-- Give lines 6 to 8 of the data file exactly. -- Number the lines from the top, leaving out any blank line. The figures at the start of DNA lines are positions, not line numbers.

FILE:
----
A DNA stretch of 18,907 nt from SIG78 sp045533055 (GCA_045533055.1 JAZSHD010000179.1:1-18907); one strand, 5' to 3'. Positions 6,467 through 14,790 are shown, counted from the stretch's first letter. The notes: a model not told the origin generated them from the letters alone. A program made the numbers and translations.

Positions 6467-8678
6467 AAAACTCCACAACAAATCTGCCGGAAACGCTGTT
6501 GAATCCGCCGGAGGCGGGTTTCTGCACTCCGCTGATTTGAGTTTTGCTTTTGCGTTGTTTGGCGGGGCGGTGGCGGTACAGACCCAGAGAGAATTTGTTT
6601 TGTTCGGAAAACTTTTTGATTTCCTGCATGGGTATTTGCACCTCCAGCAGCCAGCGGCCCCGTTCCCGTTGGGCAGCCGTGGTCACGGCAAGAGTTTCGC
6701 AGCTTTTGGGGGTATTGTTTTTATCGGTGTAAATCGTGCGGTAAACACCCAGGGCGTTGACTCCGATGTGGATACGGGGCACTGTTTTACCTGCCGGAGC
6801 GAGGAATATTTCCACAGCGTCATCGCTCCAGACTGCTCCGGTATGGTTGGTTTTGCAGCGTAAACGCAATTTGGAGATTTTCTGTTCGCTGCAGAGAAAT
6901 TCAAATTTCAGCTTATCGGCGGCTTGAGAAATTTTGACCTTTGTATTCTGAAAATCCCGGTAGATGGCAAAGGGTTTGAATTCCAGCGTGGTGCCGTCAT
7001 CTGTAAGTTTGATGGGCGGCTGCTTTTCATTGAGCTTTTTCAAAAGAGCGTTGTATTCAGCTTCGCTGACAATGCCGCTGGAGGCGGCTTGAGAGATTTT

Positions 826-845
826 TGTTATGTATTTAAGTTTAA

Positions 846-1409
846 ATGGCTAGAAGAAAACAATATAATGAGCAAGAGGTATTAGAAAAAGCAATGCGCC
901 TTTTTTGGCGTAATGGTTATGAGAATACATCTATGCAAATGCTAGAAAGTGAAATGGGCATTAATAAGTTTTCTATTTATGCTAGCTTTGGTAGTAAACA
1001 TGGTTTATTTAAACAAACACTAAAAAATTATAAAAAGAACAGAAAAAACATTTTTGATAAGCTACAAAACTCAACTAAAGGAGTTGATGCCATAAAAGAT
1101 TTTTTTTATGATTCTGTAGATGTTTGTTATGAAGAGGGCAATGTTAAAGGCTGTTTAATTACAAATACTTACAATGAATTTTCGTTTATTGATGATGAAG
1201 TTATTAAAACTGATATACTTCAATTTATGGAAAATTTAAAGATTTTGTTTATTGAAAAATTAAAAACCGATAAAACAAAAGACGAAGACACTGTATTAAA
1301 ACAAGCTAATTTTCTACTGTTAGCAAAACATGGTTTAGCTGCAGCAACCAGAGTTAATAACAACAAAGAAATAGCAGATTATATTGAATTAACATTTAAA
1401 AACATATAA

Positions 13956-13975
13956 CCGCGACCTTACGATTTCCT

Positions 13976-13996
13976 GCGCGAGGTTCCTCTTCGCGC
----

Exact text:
6701 AGCTTTTGGGGGTATTGTTTTTATCGGTGTAAATCGTGCGGTAAACACCCAGGGCGTTGACTCCGATGTGGATACGGGGCACTGTTTTACCTGCCGGAGC
6801 GAGGAATATTTCCACAGCGTCATCGCTCCAGACTGCTCCGGTATGGTTGGTTTTGCAGCGTAAACGCAATTTGGAGATTTTCTGTTCGCTGCAGAGAAAT
6901 TCAAATTTCAGCTTATCGGCGGCTTGAGAAATTTTGACCTTTGTATTCTGAAAATCCCGGTAGATGGCAAAGGGTTTGAATTCCAGCGTGGTGCCGTCAT